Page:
The original Wrong Turn (2003) was a huge hit, spawning a legion of direct to DVD sequels. Planting itself firmly on the shelf alongside such ‘Hillbilly horror’ classics as Tobe Hooper’s The Texas Chainsaw Massacre (1974), Wes Craven’s The Hills Have Eyes (1977), and more recently Lucky McKee’s sequel to 2009s Offspring (which was basically a rip off of The Hills Have Eyes), The Woman (2011). These films all address a slightly controversial topic: clashing cultures, but they do it in a problematic way. These films project the idea that those who choose to live apart from mainstream society are barbarians, cannibals, inbred, and animalistic.

The naïve teenagers caught up in this horrible nightmare are mostly innocent, give or take a bit of sex, maybe some drugs and drinking, all acceptable pastimes in the modern world. Recent films in this genre try and add more subtext to the proceedings. Examining colonialism and the patriarchy in The Woman, and in the case of this year’s reboot of Wrong Turn, capitalism vs. socialism.

The line between good and evil is messily portrayed in more contemporary releases. As younger generations turn to the internet for their politics, they are exposed to more than just the mainstream news. Political allegiances aren’t so much cultural as educational and generational. The reboot of Wrong Turn addresses just that conflict. As the moralistic standpoint of the young people we are supposed to be rooting for, and their woodland enemy, is more ambiguous as opposed to judgemental. Alan B. McElroy’s (writer of the original Wrong Turn) script leans into this, signposting the vagaries of judgement based on a way of life. It’s shockingly relevant and allows the audience to pick who they actually want to side with. There are recent examples of films to compare it to, and in that sense Wrong Turn is quite derivative at times, but mentioning those films would give the whole game away.

The sharp contrast between connection with the environment and connection with the economy are brought to the foreground, with Mike P. Nelson’s direction and Nick Junkersfeld’s cinematography emphasizing the sharp white lines of modern homes vs the mud, blood, and guts of the woods. That’s not to say that this is a pretentious piece of work, it really isn’t. Wrong Turn lives up to its namesake in that it’s fundamentally a survival film. The usual tropes are all here. It is suitably gruesome, violent and has tension by the bucketload. Occasional references to other films, suggestions to “keep to the marked trail,” and a charming acknowledgement of its influences work well to keep it grounded and fun.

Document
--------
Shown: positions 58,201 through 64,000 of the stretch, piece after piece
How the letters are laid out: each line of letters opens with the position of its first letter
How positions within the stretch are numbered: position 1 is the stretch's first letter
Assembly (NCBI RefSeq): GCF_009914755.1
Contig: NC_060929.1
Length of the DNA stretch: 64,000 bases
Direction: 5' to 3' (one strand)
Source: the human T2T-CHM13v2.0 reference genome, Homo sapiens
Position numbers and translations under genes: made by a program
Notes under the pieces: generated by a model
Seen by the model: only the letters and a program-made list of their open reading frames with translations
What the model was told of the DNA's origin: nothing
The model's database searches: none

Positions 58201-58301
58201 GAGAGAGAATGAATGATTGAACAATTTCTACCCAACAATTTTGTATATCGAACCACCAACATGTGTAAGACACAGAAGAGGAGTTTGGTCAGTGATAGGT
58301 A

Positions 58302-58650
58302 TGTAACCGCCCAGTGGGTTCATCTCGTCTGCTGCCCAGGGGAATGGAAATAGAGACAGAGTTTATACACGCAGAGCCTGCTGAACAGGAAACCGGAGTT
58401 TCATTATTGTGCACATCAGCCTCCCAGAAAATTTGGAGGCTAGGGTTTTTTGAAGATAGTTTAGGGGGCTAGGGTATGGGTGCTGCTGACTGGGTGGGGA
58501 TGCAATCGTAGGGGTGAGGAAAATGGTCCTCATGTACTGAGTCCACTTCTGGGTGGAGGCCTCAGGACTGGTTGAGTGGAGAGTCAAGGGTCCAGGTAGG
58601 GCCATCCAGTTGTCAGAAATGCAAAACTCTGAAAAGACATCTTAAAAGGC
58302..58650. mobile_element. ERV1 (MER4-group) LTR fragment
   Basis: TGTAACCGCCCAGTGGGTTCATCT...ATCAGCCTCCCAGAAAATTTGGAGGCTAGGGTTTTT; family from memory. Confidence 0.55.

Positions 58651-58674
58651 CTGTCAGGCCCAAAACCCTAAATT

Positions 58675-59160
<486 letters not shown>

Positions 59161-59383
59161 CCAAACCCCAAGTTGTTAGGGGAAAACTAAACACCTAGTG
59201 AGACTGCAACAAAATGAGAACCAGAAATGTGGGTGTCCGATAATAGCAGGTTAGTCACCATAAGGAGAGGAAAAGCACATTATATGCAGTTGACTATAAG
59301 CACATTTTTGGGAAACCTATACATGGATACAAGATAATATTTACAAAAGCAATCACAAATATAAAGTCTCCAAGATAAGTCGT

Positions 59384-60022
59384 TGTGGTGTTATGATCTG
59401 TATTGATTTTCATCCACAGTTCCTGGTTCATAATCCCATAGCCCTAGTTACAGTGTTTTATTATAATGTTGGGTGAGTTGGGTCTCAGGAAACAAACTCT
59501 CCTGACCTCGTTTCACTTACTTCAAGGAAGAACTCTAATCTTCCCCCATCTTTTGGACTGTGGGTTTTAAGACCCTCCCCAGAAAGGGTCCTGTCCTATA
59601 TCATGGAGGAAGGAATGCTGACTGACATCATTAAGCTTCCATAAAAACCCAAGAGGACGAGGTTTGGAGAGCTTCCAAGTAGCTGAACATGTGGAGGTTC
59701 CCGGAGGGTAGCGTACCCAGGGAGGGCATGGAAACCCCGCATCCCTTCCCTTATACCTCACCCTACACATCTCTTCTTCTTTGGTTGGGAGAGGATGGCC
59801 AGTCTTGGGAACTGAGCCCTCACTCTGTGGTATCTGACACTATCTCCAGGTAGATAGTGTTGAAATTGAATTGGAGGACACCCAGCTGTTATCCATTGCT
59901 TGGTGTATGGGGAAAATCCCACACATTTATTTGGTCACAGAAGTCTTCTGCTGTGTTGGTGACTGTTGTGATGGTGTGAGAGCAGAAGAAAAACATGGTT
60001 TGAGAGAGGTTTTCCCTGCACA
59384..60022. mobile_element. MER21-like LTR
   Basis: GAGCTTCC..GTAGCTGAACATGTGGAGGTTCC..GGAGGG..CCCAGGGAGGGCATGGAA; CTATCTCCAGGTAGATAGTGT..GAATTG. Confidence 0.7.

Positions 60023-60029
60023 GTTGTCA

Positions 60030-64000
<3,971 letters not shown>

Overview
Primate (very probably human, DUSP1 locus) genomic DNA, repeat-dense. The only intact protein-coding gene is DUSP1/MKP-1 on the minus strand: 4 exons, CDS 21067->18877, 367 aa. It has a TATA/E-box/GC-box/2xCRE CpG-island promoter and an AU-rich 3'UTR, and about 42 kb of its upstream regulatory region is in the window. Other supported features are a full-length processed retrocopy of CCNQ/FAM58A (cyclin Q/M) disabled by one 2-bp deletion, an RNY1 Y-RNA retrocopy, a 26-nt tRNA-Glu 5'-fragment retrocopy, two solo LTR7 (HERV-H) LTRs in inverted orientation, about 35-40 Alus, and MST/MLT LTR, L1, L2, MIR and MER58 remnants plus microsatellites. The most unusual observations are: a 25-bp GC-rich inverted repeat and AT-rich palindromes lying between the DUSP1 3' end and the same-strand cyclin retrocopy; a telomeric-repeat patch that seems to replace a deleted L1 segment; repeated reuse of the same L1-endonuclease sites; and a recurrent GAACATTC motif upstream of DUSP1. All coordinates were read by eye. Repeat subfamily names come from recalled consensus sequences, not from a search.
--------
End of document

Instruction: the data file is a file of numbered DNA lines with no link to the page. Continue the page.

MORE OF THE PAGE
The leads are un-annoying, Jen (Charlotte Vega) fulfils her arc with aplomb. Matthew Modine appears as Jen’s father, searching for the daughter he hasn’t heard from in six weeks. Unfortunately, there are moments when he seems like he can’t really be bothered, but it doesn’t detract from the film. He’s mostly there to add a big name to the poster, rather than as the lead.

The other doomed students are a diverse variety of smart people, mostly. Thankfully there isn’t a huge amount of shouting at the screen needed, as they tend to act logically in the face of their mysterious enemy. However, their powerlessness is felt, especially as the moralistic arguments unfold making you wonder who is really the enemy here? Especially when certain acts take them past the point of no return.

Wrong Turn is not perfect by any stretch, the derivation and some poor pacing at times drag it down a touch. But for the most part it’s a legitimately entertaining genre movie that will please horror fans looking for their next gorefest.

Blu-Ray and DVD Extras:

  • Audio Commentary with Director Mike P. Nelson
  • Monsters Among Us: Making Wrong Turn
  • Deleted and Extended Scenes

Wrong Turn is released in the UK on Blu-ray and DVD from Signature Entertainment on the 3rd of May

By Erika Bean

Blogger at Occasional guest and host on the FILM & PODCAST. New cohost on Mondo Moviehouse. Likes arguing on the beach, long walks on the internet, intersectional feminism and neurodiversity.

Add comment